What is the Recovery Time for a Patellar Tendon Rupture?

You are sitting in your doctor’s office after hurting your knee while playing basketball and he tells you that your have torn your patellar tendon ….. now what? The patellar tendon is a strong tendon that extends down from the thigh muscle (Quadricep) and attaches the knee cap (patella) to the shin bone (tibia). Its main function is to help straighten the knee. This tendon can be torn by a forceful contraction of the quadriceps while performing running or jumping activities. It also can be torn by falling directly on the knee. In both of these cases the patellar tendon can be partially torn or completely ruptured (torn fully). As with any injury, the severity greatly impacts the timetable for recovery. A partial tear can be treated with immobilization and physical therapy, but in more severe cases with a ruptured tendon, the best course of intervention is a surgical repair performed by an orthopedic surgeon.

Surgery to repair the patellar tendon involves reattaching the tendon that was torn either suturing the two torn ends together or using a different structure to bridge the gap. Following surgery it is very important to limit how far the knee is bent to allow for healing. Gradually over time this will be increased to allow the new surgically repaired tendon to safely lengthen. Here are a few things to keep in mind following a patellar tendon rupture:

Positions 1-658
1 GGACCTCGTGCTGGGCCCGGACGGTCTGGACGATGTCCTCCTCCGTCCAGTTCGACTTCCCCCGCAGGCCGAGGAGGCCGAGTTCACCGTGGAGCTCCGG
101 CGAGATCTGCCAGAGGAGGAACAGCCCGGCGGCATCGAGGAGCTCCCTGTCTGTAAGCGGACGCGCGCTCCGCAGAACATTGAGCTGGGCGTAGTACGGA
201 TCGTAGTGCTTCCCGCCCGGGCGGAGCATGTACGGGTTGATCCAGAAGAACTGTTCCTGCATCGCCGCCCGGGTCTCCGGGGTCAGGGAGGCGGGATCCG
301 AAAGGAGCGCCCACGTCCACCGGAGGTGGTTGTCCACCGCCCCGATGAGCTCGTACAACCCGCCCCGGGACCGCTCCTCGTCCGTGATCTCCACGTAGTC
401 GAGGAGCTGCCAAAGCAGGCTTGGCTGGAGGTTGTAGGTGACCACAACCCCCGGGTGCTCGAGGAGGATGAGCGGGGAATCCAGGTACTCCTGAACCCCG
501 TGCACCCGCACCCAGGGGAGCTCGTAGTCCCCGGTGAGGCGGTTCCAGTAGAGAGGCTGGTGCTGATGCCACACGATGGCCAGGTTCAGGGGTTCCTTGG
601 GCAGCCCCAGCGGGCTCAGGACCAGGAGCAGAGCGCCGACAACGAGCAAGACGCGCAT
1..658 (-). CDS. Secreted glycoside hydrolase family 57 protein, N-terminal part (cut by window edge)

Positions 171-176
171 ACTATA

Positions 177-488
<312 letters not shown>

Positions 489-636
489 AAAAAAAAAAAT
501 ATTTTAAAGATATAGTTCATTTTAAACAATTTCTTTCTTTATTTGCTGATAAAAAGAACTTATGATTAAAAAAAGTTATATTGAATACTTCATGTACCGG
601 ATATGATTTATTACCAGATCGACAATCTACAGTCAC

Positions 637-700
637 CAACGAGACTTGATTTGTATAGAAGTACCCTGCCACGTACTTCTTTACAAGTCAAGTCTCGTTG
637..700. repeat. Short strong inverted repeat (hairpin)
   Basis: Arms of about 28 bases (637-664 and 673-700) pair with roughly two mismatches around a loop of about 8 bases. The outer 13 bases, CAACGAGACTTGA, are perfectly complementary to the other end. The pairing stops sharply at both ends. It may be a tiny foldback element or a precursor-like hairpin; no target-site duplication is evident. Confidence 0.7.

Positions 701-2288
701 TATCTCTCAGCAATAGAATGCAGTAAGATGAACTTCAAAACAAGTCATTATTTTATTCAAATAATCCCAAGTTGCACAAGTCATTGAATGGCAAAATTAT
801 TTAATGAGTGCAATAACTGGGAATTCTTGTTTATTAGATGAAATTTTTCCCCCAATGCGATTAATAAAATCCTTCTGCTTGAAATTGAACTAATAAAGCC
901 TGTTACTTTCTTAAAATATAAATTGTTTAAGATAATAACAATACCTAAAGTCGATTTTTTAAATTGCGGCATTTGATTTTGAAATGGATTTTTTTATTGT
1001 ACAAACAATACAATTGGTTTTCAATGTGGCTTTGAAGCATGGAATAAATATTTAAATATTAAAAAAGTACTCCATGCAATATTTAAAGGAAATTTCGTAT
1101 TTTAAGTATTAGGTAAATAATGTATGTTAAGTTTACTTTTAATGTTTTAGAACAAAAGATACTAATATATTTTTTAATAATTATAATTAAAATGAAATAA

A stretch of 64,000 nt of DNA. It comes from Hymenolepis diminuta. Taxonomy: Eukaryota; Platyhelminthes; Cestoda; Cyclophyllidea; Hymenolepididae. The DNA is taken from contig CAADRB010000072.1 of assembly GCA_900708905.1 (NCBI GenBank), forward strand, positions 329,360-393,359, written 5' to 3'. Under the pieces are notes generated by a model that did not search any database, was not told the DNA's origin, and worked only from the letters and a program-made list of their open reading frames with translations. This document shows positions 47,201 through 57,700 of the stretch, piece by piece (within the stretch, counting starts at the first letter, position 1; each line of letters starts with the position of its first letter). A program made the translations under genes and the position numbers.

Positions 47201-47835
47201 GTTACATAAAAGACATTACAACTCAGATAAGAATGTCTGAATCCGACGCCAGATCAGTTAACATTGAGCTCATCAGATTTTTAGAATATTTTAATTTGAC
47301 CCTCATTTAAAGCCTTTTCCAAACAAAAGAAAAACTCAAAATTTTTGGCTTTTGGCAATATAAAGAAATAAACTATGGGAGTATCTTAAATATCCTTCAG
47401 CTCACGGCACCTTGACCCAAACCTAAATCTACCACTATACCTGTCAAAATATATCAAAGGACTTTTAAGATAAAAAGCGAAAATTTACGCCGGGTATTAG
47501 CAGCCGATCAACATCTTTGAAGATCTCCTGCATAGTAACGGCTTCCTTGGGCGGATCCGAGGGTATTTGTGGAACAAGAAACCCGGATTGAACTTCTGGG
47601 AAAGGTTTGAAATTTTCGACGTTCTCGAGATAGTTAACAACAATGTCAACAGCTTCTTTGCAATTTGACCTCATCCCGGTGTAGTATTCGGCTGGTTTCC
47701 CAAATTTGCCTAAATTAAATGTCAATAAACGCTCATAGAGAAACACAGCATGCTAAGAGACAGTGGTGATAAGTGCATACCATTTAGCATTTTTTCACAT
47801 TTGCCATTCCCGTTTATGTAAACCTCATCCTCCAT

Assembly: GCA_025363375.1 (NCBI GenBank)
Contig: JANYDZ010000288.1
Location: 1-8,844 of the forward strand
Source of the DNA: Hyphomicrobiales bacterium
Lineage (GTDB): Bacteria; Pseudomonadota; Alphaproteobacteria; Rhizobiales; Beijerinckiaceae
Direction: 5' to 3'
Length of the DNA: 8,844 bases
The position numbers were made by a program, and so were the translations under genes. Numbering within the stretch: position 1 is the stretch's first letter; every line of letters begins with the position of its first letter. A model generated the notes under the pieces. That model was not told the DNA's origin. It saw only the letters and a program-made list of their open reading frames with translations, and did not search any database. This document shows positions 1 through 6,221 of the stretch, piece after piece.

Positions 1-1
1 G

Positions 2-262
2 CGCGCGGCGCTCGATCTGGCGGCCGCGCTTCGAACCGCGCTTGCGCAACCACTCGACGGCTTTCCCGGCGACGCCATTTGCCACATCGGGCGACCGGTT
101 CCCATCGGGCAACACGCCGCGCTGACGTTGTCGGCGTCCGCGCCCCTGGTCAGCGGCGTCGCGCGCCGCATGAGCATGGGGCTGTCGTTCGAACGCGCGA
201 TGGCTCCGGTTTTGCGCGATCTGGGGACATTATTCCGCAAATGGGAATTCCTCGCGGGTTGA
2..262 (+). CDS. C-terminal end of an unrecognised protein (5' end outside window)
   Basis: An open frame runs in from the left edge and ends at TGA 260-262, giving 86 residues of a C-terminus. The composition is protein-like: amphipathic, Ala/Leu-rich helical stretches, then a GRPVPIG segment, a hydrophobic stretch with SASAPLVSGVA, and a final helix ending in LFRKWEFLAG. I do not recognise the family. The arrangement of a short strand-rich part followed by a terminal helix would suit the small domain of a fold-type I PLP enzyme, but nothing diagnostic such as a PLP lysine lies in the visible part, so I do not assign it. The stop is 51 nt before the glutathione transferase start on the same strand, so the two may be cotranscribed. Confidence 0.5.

• No weight-bearing or limited weight bearing on your injured leg for up to 4-6 weeks
  • Wearing a long brace or knee immobilizer that keeps your leg straight for 6 weeks
  • Limited ability to bend your knee for up to 12 weeks
  • No running for 12-14 weeks depending on leg strength
  • Return to sports at about 6 months depending on leg strength

Not everyone that has this injury is an athlete and may not be looking to get back to sports activities. For those people not returning to sports activities, here are some functional things to think about.

  • If you injure your right leg you will not be able to drive for up to 6 weeks and possibly longer
  • For those people with more physically demanding jobs, you may be limited to returning to normal work tasks for 3-6 months
  • You may have residual stiffness and weakness in the injured leg compared to the uninjured side

Recovery is a lengthy process following this surgery because of the time required for the tendon to heal. Patience and hard work will pay off during your road to recovery. Your rehab team from JOI will be with you each step of the way to ensure you properly recover and regain your strength and mobility.

If you think you have injured your knee or have any questions about the patellar tendon or any other part of your knee you can visit any of our 10 locations. If you would like to book at appointment with one of our knee specialists you may call JOI-2000 or click BOOK APPOINTMENT below.    

See a Knee Specialist

Book Appointment


 

Kathryn Trumble DPT/ATC